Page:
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Morgan Rice

Night of the Bold

Copyright © 2015 by Morgan Rice

All rights reserved. Except as permitted under the U.S. Copyright Act of 1976, no part of this publication may be reproduced, distributed or transmitted in any form or by any means, or stored in a database or retrieval system, without the prior permission of the author.

This ebook is licensed for your personal enjoyment only. This ebook may not be re-sold or given away to other people. If you would like to share this book with another person, please purchase an additional copy for each recipient. If you’re reading this book and did not purchase it, or it was not purchased for your use only, then please return it and purchase your own copy. Thank you for respecting the hard work of this author.

This is a work of fiction. Names, characters, businesses, organizations, places, events, and incidents either are the product of the author’s imagination or are used fictionally. Any resemblance to actual persons, living or dead, is entirely coincidental.

Jacket image Copyright Algol, used under license from

Morgan Rice

Morgan Rice is the #1 bestselling and USA Today bestselling author of the epic fantasy series THE SORCERER’S RING, comprising seventeen books; of the #1 bestselling series THE VAMPIRE JOURNALS, comprising twelve books; of the #1 bestselling series THE SURVIVAL TRILOGY, a post-apocalyptic thriller comprising two books (and counting); of the epic fantasy series KINGS AND SORCERERS, comprising six books. Morgan’s books are available in audio and print editions, and translations are available in over 25 languages.

Morgan’s new epic fantasy series, OF CROWNS AND GLORY, will publish in April, 2016, beginning with book #1, SLAVE, WARRIOR, QUEEN.

TURNED (Book #1 in the Vampire Journals), ARENA ONE (Book #1 of the Survival Trilogy) and A QUEST OF HEROES (Book #1 in the Sorcerer’s Ring) and RISE OF THE DRAGONS (Kings and Sorcerers – Book #1) are each available as a free download!

Morgan loves to hear from you, so please feel free to visit to join the email list, receive a free book, receive free giveaways, download the free app, get the latest exclusive news, connect on Facebook and Twitter, and stay in touch!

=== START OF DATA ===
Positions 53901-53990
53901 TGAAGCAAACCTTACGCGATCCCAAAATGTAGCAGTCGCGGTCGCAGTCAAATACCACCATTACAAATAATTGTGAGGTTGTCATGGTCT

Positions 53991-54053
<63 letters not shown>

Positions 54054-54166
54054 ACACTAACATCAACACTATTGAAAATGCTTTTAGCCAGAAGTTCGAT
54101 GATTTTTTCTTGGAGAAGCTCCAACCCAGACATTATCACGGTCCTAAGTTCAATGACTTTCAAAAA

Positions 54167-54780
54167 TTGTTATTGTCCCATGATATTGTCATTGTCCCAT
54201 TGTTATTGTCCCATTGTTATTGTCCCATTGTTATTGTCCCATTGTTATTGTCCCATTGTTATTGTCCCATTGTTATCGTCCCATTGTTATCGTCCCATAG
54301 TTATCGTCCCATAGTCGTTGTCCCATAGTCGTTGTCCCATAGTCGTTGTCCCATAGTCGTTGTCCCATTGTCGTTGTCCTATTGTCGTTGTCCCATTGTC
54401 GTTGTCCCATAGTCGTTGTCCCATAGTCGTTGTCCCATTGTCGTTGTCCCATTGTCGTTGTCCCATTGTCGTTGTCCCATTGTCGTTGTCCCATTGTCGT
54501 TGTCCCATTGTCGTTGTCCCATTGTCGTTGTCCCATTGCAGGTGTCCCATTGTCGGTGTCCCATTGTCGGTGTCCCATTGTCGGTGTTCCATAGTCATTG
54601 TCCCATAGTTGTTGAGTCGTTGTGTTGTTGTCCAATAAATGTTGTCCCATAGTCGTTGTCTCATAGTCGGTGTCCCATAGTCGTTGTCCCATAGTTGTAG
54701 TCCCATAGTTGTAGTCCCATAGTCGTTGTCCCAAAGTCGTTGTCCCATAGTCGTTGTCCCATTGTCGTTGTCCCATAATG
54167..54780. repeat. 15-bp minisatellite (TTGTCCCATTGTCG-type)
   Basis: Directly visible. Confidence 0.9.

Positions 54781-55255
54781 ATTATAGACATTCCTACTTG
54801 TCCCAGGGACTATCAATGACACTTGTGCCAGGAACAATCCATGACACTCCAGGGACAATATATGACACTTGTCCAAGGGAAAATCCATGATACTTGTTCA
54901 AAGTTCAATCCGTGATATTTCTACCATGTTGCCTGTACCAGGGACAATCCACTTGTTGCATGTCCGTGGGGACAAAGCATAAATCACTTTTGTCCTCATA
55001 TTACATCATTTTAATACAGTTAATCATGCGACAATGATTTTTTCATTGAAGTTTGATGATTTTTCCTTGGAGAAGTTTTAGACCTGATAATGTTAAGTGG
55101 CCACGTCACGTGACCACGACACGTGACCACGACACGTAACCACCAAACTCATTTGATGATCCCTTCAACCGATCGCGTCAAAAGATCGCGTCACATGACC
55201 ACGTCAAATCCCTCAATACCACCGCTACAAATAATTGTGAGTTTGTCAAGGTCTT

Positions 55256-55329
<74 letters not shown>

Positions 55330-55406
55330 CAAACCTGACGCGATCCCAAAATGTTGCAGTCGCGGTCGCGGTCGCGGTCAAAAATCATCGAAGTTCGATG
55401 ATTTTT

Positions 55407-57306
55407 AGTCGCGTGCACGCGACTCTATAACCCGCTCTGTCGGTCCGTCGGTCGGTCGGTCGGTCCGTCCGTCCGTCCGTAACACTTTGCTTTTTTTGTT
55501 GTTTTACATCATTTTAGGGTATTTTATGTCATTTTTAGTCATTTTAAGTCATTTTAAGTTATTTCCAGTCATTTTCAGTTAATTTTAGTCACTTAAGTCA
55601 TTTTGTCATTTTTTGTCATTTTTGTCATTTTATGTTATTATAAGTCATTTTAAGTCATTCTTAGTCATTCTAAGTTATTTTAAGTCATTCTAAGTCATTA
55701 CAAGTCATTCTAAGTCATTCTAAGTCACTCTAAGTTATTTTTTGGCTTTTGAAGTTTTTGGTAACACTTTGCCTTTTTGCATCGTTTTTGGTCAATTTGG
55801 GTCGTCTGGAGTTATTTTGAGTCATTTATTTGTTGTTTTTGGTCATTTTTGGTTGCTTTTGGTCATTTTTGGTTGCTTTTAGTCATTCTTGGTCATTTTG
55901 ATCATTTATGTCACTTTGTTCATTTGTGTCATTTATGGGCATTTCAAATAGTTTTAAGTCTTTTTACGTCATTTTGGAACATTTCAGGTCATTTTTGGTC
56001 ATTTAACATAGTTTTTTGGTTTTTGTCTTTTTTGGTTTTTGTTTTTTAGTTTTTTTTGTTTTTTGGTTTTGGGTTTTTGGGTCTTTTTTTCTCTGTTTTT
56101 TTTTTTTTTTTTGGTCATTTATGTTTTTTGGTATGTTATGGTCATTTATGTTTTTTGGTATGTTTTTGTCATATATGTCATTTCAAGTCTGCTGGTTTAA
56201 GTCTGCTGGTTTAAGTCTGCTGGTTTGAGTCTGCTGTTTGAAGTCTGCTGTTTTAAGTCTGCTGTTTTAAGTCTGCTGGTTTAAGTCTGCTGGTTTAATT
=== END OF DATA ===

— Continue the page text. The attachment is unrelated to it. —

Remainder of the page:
Select Acclaim for Morgan Rice

“If you thought that there was no reason left for living after the end of THE SORCERER’S RING series, you were wrong. In RISE OF THE DRAGONS Morgan Rice has come up with what promises to be another brilliant series, immersing us in a fantasy of trolls and dragons, of valor, honor, courage, magic and faith in your destiny. Morgan has managed again to produce a strong set of characters that make us cheer for them on every page.…Recommended for the permanent library of all readers that love a well-written fantasy.”

Books and Movie ReviewsRoberto Mattos

“RISE OF THE DRAGONS succeeds – right from the start… A superior fantasy…It begins, as it should, with one protagonist's struggles and moves neatly into a wider circle of knights, dragons, magic and monsters, and destiny.…All the trappings of high fantasy are here, from soldiers and battles to confrontations with self…A recommended winner for any who enjoy epic fantasy writing fueled by powerful, believable young adult protagonists.”

Midwest Book ReviewD. Donovan, eBook Reviewer

“An action packed fantasy sure to please fans of Morgan Rice’s previous novels, along with fans of works such as THE INHERITANCE CYCLE by Christopher Paolini… Fans of Young Adult Fiction will devour this latest work by Rice and beg for more.”

The Wanderer, A Literary Journal (regarding Rise of the Dragons)

“A spirited fantasy that weaves elements of mystery and intrigue into its story line. A Quest of Heroes is all about the making of courage and about realizing a life purpose that leads to growth, maturity, and excellence…For those seeking meaty fantasy adventures, the protagonists, devices, and action provide a vigorous set of encounters that focus well on Thor's evolution from a dreamy child to a young adult facing impossible odds for survival…Only the beginning of what promises to be an epic young adult series.”

Midwest Book Review (D. Donovan, eBook Reviewer)

“THE SORCERER’S RING has all the ingredients for an instant success: plots, counterplots, mystery, valiant knights, and blossoming relationships replete with broken hearts, deception and betrayal. It will keep you entertained for hours, and will satisfy all ages. Recommended for the permanent library of all fantasy readers.”